MongoDB, the developer of a popular document-oriented distributed database server by the same name, has updated the open source license that applies to versions of its software published after October 16, 2018.

Previously, the MongoDB software was licensed under the GNU Affero General Public License v.3 (“AGPLv3”), which is a “strong copyleft” license. Strong copyleft licenses, among other things, require that the source code for the licensed software (including any modifications) be made available to the public, typically when the software is distributed to third parties. AGPLv3 goes further than other strong copyleft licenses in that the obligation to make source code available is triggered not only when the software is distributed, but also when it is accessed over a computer network, such as the Internet.

In an apparent response to attempts by users of MongoDB to architect their services so as to avoid the obligation to make their source code modifications available under AGPLv3, MongoDB has created a modified version of AGPLv3 (see here for a redline comparison) with broader disclosure and licensing obligations. The new license is called the Server Side Public License v.1 (“SSPLv1”).

SSPLv1 differs from AGPLv3 in two primary ways.

  • First, the copyleft effects of SSPLv1 are triggered not just when a user interacts directly with the software over a network, as in AGPLv3, but whenever the functionality of the software is made available to third parties as a service, including by (a) offering a service “the value of which entirely or primarily derives from the value of the” software, or (b) offering a service “that accomplishes for users the primary purpose of the” software. SSPLv1 § 13. This change appears to target companies that run MongoDB as a service, but behind a thin API or similar middleware layer such that customers do not access MongoDB directly over a network.
  • Second, SSPLv1 also requires the licensee to make available the source code for all programs “use[d] to make the Program or modified version available as a service.” SSPLv1 § 13.  This obligation extends to any “management software, user interfaces, application program interfaces, automation software, monitoring software, backup software, storage software and hosting software” used in making the licensed software available, “such that a user could run an instance of the service using” that source code. SSPLv1 § 13.

According to TechCrunch, MongoDB stated that it adopted the new license in response to it being “too easy for cloud vendors who have not developed the software to capture all of the value but contribute nothing back to the community.” This resonates with the stated intent of strong copyleft licenses like GPLv3 to ensure the development and perpetuation of an intellectual property “commons,” consisting of software that can be freely (i.e., with freedom, but not necessarily without cost) reused, modified, and redistributed without fear of violating third party intellectual property rights. AGPLv3 was specifically designed to close a loophole in GPLv3 that allowed users of GPLv3-licensed software to make the software and their modifications available as a service (i.e., Software-as-a-Service) over a network, which is not a distribution that would trigger GPLv3’s obligation to make the source code for their modifications publicly available. By one view, SSPLv1 is a logical extension of this philosophy, ensuring that those who benefit from use of the MongoDB software remain obligated to contribute their improvements to the software back to the open source community.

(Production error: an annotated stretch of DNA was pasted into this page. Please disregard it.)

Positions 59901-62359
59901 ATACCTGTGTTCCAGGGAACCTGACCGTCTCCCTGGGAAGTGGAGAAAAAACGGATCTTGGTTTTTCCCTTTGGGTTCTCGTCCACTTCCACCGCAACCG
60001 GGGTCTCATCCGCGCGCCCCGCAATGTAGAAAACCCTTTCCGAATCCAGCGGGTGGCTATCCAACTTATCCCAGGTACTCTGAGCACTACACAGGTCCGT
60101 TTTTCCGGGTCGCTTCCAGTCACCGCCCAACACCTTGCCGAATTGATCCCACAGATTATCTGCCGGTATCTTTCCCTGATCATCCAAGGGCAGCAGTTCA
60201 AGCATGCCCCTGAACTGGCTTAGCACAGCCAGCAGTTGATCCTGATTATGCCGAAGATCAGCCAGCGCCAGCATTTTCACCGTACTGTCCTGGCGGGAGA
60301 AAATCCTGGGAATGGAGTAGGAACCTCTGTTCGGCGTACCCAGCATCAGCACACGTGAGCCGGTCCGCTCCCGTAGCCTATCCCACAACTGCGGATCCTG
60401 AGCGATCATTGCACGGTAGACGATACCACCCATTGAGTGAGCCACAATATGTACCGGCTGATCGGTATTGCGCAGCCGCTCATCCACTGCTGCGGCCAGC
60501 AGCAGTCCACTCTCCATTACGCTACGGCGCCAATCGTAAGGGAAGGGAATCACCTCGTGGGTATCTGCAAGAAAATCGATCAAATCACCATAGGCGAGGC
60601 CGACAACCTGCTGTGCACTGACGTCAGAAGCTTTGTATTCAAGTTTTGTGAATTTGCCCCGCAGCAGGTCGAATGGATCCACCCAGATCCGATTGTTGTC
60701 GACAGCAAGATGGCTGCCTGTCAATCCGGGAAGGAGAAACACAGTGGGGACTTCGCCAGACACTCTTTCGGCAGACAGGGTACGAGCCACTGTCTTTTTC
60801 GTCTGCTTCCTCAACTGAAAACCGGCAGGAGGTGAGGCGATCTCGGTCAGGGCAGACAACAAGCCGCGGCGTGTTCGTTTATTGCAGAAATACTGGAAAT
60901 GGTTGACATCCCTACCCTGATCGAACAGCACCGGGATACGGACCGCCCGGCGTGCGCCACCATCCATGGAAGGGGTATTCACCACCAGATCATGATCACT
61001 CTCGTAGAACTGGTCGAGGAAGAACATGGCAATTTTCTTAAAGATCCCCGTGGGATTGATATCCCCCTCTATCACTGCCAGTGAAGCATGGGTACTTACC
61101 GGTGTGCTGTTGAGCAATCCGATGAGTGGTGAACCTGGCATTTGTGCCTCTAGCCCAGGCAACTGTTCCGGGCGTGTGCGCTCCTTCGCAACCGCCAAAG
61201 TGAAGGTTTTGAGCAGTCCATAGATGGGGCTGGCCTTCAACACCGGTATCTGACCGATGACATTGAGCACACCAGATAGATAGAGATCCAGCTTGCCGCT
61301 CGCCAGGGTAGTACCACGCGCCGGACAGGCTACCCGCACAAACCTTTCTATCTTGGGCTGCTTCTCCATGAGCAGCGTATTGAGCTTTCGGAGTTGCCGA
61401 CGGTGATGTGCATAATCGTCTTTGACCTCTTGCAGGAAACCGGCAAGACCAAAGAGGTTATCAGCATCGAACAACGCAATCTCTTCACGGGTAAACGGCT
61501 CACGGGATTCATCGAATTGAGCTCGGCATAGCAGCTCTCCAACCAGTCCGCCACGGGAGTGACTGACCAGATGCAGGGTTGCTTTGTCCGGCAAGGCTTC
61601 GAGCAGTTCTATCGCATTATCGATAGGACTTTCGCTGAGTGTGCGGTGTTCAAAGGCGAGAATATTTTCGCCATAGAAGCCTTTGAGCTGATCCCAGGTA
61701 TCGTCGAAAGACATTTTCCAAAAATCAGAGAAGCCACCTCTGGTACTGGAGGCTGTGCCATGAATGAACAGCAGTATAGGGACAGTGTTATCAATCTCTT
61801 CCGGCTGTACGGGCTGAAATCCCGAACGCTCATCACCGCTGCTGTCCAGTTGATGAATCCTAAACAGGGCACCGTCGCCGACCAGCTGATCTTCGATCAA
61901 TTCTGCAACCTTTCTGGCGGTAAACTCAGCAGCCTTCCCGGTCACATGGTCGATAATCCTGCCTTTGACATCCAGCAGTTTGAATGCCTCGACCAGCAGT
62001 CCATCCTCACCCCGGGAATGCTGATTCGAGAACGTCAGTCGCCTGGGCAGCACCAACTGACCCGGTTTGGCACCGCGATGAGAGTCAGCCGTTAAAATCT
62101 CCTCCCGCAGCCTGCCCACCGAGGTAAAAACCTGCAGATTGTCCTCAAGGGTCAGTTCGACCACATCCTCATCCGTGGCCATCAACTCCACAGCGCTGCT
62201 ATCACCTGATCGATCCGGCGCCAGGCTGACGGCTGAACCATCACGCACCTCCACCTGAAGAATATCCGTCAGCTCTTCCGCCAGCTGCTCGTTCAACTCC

On the other hand, while the development of a digital commons has undoubtedly fostered the development of the technology industry, copyleft licenses have also created significant concerns among commercial entities that wish to preserve the proprietary nature of their software, who fear that if their employees combine open source software that is licensed under a copyleft license with the companies’ proprietary software, the open source license may compel those companies to release their proprietary software under the open source license. Some companies, including MongoDB, offer paid commercial licenses to the same software that they otherwise make available under copyleft licenses, to allow companies to avoid this concern.

Companies previously using MongoDB under AGPLv3 may wish to examine their use of the software under SSPLv1, in order to evaluate whether they are comfortable with the new SSPLv1 license. If not, alternatives are to obtain a commercial license from MongoDB as noted above, or to switch to a different database platform. MongoDB says that the SSPLv1 license applies to both new versions of the software and any patches to existing versions of its software, where such new versions or patches are released after October 16, 2018.